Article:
At this hour of the evening, New Hampshire’s Whites look like the Carolinas’ Blue Ridge. Chartreuse, our bus, made it to the heart of the White Mountains on Wednesday and we have stayed here through the weekend. Unfortunately, it’s not entirely by plan, but more on that later. I write from a lawn chair with a mountain view, observing a beautiful sunset after a warm summer day. Oh sweet summer, how I love thee.

Our departure from Lincolnville Beach Sunday, July 10, was monumental. After working towards the day non-stop for nearly 10 months, without pay and while living at home (not the most ideal situation for a recent college grad, but we certainly can’t complain), we found ourselves finally on the road. From that point forward, we would be charting unfamiliar territory in an unfamiliar vehicle, leaving our route predominantly up to our viewers.

Love, the Bus

Three college graduates who grew up in Lincolnville are on a cross-country trip this summer, undertaking a project “Love, the Bus, 80 Challenges for Good.” This entails assuming some wild, crazy and creative challenges, producing an interactive web television series, and, they hope, procuring financial contributions for organizations and constructive causes they encounter along a summer’s way.

Despite flitting second thoughts and apprehensions, we roared out of Lincolnville Beach behind a ceremonious police escort. We were officially underway. Cutting the tether was honestly easier than expected, and life on the bus has been tremendously entertaining. In one week, we have been on the news now three times (one live!), driven golf balls off the roof of the bus, performed a choreographed modern dance in public, installed a propane system, received a haircut in a Home Depot parking lot, and successfully collected our first waste grease from a Chinese restaurant.

On the production side, things have been a little overwhelming. Working as a team has had its ups and downs, and as we work the kinks out of the structure of our TV show we are constantly learning realities of the road. Fortunately, we stay focused on the larger picture, and flexible to change our methods as the need arises. We’re down to one computer, after my keyboard was the victim of a spill, and Corey’s screen the victim of a drop. This has dramatically slowed down our processes, and added to our stress. With that said, we’ve created six updates and one major prologue (representing one video a day — the plan) this week, and are happy about how they are turning out.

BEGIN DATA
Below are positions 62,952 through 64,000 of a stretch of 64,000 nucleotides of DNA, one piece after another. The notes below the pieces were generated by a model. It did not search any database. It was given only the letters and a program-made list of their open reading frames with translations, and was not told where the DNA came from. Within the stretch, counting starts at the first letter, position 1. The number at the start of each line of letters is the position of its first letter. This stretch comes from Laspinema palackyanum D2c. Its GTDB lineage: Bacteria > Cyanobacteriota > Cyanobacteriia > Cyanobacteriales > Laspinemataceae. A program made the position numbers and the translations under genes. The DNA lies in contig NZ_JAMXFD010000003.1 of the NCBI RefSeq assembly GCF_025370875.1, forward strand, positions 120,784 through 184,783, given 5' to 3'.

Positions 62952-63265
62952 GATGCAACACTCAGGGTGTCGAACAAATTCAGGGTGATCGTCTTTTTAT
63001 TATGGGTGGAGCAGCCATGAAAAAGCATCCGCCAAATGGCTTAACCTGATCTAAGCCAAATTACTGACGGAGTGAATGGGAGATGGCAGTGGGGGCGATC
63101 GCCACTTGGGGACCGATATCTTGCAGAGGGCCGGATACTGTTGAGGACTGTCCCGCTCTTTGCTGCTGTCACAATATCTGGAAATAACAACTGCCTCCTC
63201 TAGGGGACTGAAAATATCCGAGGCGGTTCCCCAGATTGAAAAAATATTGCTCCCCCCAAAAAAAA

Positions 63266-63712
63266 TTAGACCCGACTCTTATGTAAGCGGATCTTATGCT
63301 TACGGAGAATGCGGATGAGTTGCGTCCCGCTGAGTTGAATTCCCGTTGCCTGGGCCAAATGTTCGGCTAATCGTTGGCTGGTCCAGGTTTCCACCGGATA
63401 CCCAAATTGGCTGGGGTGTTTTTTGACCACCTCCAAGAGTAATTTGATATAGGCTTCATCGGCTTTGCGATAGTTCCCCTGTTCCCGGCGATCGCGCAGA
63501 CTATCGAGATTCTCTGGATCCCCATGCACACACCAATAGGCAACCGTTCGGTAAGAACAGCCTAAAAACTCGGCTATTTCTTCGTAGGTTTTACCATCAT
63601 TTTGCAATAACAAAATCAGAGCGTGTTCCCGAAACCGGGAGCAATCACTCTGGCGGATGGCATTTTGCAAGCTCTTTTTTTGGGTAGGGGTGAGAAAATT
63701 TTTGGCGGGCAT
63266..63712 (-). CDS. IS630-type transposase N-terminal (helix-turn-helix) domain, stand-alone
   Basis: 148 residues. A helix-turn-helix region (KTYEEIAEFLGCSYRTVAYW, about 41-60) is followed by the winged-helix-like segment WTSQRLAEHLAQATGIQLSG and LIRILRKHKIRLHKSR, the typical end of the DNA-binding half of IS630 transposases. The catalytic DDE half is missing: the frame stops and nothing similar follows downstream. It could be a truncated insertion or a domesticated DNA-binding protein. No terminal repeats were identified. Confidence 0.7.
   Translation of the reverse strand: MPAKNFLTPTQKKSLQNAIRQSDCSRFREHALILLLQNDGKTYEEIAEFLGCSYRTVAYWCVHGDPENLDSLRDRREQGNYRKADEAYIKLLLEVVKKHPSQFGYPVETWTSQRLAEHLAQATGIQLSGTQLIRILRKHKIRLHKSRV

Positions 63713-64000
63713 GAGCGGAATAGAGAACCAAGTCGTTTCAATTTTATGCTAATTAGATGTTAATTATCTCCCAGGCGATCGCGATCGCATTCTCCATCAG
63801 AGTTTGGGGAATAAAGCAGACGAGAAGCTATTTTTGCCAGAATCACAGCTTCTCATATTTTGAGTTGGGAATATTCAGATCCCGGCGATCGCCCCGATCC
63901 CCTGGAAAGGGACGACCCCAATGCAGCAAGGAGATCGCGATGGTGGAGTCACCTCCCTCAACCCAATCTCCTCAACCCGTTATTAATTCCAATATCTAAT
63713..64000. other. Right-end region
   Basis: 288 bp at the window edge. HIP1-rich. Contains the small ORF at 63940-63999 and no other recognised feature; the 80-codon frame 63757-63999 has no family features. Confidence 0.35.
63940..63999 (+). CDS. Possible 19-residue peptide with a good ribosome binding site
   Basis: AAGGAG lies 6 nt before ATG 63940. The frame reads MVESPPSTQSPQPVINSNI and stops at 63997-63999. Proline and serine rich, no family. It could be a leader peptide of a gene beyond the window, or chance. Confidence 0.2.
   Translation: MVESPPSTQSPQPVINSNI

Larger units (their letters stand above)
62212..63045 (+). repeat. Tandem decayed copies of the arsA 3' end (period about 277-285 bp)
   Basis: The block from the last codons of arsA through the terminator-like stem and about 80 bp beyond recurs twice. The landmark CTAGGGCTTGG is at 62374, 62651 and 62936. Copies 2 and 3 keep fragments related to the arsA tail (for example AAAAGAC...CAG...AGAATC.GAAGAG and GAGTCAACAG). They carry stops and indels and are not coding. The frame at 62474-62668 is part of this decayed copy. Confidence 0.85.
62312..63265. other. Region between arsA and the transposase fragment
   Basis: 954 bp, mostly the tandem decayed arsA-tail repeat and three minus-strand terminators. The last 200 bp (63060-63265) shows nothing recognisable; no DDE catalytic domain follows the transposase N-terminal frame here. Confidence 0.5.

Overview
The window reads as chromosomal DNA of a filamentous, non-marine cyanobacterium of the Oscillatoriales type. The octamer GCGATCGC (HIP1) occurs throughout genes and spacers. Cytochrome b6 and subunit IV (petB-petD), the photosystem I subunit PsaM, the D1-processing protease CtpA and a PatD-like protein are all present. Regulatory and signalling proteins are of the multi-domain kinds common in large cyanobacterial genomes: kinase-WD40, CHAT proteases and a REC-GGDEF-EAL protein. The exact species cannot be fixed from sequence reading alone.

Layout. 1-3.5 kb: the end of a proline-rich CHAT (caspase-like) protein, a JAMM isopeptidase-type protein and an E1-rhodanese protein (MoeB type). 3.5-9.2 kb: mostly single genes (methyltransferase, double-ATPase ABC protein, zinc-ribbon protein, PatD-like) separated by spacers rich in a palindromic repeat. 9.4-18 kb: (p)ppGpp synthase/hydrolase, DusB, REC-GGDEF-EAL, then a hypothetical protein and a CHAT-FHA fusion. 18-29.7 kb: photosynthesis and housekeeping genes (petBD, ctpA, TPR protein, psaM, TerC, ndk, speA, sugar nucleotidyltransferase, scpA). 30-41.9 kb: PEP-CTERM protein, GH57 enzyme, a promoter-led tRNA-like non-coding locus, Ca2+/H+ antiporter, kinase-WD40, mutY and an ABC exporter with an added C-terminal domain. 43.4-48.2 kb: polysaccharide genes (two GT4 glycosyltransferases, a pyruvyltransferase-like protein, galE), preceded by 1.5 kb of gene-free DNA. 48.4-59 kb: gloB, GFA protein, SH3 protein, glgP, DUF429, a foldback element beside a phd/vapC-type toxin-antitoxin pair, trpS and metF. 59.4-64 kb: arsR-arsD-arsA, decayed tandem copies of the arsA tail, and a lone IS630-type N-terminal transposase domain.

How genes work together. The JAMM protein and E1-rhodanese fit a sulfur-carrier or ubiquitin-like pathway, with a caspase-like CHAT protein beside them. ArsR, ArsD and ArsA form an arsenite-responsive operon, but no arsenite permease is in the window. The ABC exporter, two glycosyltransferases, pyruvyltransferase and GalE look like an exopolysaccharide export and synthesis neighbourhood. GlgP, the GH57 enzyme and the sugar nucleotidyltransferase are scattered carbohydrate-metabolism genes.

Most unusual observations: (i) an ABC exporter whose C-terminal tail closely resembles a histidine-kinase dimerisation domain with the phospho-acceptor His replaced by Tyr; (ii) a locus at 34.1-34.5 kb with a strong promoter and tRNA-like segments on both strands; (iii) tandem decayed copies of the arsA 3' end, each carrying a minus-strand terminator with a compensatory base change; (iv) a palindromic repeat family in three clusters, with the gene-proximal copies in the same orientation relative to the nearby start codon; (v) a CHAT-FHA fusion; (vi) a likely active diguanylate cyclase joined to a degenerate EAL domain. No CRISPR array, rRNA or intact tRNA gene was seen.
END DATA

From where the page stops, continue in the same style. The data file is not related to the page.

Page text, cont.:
Our challenge this week came from a local of the Waterville Valley area: To perform a choreographed modern dance in public. Our cause was the Margaret and H.A. Rey Center in Waterville Valley, an organization dedicated to promoting curiosity in children towards the sciences and arts. Founded by the creators of the Curious George book series, the Center has become a beacon of the area to encourage kids to get out there and have some fun, and learn while doing so.

The challenge was a big success, with huge help from a local dance studio, we rehearsed with a professional choreographer and performed our dance with three back up dancers. Highlights were a sprinkler rendition, a Jesus lift, a spin section, and a move we saw the night before on “So You Think You Can Dance.” Fundraising before the performance, and with the performance, and matching those funds with our own, we were able to raise enough to create a scholarship for four children to attend one of the center’s Curiosity Camps. Our episode highlighting the challenge and cause, and all of our videos, can be found on our website,

On our way out of town Saturday, Chartreuse, our bus, broke down. After experiencing a loss of power, and a smell of fuel, we pulled over to find our engine spurting diesel and steaming terribly. After the engine cooled, we discovered a broken fuel injector line that was the cause of the problem, and our bus is back at the mechanics. As I write on Sunday evening, we have no idea how long it will take to fix, but we hope to be in Boston by Tuesday. Our spirits remain high, and fortunately Corey’s aunt lives nearby; but the road is certainly sending us on some unexpected detours. Learning to roll with them, we remain optimistic that there is reason for all of it.

Love, the Bus

Tyler Dunham is a Lincolnville native and co-founder of the project Love, the Bus. With two best friends, Seth Brown and Corey McLean, Tyler is currently crossing the country in a converted school bus and completing challenges to raise money for organizations wherever they are.






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